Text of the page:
Making mistakes in rehearsal does not mean you have a free pass to do whatever you want because grace covers it all. It means you don’t have to have everything figured out before you start living and serving and loving. Like an actor engaged in the rehearsal process, you have permission to dive in and seize (the day, the moment, whatever!) Even if the choice you make is not the strongest, you are a better actor for going through the process, growing in your understanding of who your character is and how they relate to the bigger story.
Life is NOT Like a Rehearsal
1. We can’t reset the scene
In this life we don’t get to stop, reset and run the scene from the top again and again until we get it right. The mistakes we make can be redeemed but not recovered. Broken things can be restored but we cannot erase the past and pretend it never happened. With forgiveness we might get a second chance, but we don’t get a do-over. In that sense, life is not a rehearsal.
2. The Rehearsal Space
I really wanted to draw the parallel that rehearsals often take place somewhere other than the stage where they will be performed but there are also just as many cases where rehearsal does happen on the stage. There are even more where shows travel around and there is no permanent stage ever. So I’m not including it as a reason life can be compared to rehearsal.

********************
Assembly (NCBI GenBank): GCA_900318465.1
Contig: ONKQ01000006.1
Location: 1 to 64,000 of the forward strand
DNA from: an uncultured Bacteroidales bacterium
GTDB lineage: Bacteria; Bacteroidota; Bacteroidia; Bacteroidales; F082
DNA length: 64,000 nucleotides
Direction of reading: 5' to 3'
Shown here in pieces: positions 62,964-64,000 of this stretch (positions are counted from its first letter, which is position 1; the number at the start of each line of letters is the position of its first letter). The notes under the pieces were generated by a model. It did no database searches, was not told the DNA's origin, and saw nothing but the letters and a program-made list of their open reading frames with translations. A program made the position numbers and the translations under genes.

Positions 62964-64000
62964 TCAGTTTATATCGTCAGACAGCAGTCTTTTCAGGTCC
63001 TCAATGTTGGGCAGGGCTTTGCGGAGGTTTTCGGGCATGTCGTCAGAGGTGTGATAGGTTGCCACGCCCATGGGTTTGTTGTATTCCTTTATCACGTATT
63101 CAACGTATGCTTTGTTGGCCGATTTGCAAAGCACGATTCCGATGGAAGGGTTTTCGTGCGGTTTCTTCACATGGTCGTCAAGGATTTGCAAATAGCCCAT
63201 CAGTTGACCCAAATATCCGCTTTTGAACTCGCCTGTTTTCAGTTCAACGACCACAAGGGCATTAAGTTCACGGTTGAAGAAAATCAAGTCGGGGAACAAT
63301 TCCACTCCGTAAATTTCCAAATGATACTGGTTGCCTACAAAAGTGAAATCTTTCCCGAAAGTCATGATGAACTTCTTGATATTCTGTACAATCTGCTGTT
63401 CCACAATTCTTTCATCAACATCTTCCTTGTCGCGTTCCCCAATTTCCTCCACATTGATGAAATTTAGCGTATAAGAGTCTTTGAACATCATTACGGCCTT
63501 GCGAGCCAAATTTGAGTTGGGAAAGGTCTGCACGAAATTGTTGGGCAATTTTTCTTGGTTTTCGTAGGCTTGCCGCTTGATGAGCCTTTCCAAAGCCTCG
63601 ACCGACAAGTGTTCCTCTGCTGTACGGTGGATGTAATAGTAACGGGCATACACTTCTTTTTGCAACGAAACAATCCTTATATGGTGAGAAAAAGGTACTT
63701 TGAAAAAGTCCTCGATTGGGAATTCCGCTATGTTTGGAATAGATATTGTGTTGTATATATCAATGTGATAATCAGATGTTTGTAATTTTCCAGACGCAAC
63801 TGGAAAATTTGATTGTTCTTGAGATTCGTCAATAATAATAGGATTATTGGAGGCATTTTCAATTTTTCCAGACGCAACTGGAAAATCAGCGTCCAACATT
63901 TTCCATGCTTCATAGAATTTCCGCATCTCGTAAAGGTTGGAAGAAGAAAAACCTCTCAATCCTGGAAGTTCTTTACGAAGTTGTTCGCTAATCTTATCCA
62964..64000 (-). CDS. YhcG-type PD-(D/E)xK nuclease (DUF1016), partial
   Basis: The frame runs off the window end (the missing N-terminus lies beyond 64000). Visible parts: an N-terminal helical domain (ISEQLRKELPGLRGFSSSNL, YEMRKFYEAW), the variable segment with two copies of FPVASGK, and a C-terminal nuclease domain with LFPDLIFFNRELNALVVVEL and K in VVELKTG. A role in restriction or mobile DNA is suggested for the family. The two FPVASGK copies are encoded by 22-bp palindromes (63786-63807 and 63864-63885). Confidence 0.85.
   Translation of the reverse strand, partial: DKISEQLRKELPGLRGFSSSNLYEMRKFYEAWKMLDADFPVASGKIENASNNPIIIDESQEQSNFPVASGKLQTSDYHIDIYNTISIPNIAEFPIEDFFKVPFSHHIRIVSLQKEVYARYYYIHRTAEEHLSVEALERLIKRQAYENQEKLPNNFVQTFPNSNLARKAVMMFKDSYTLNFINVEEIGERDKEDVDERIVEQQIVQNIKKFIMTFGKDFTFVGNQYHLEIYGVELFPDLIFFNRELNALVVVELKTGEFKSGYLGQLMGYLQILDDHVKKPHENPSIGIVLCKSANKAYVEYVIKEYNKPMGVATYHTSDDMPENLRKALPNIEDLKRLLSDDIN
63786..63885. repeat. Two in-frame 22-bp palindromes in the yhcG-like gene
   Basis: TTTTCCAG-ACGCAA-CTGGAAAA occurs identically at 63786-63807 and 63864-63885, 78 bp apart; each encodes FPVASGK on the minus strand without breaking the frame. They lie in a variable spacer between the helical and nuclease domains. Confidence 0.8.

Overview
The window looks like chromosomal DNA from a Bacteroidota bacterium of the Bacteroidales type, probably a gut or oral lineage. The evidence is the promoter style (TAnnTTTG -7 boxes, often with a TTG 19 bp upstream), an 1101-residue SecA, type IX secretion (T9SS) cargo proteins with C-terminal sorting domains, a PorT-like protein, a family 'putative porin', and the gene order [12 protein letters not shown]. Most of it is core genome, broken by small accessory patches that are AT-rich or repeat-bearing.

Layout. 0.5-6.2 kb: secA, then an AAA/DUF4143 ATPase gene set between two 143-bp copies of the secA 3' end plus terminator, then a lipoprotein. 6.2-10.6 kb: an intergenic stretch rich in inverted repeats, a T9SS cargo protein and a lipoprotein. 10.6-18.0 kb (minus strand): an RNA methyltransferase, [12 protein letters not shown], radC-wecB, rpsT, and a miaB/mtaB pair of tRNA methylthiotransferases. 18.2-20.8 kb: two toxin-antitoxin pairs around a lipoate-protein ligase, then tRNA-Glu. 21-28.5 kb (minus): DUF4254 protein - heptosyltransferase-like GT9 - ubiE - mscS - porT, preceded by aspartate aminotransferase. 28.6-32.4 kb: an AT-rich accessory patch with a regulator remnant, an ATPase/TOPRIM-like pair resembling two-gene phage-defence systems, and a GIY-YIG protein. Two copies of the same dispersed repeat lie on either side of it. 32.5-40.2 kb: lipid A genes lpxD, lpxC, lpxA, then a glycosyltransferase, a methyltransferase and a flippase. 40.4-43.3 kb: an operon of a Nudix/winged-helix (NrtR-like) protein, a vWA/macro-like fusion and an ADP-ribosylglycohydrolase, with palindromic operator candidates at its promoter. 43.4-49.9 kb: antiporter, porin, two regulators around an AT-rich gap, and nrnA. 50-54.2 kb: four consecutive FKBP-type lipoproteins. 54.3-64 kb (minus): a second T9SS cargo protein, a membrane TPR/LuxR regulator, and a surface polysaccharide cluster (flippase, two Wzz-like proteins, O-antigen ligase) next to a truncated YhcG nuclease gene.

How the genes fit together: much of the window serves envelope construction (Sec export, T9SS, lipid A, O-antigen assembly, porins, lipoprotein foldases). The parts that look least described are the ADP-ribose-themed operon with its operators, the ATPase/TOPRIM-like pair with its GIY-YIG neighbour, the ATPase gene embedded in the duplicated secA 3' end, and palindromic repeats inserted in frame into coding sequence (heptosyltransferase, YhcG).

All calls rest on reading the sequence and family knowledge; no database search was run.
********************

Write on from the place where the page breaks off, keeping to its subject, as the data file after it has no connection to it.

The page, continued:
“He has made everything appropriate in its time. He has also put eternity in their hearts, but no one can discover the work God has done from beginning to end.” Ecclesisastes 3:11.
When it comes down to it, I don’t care if you call this life a rehearsal or a show. What matters is that you understand eternity, existence after this life on earth is over, is a real thing and that the choices you make today will have an effect on that life.
“They will live again in freedom in the garden of the Lord;
they will walk behind the plowshare, they will put away the sword;
the chain will be broken and all men will have their reward.
Will you join in our crusade? Who will be strong and stand with me?
Somewhere beyond the barricade Is there a world you long to see? Do you hear the people sing? Say, do you hear the distant drums? It is the future that they bring When tomorrow comes!”
(Finale, Les Miserables)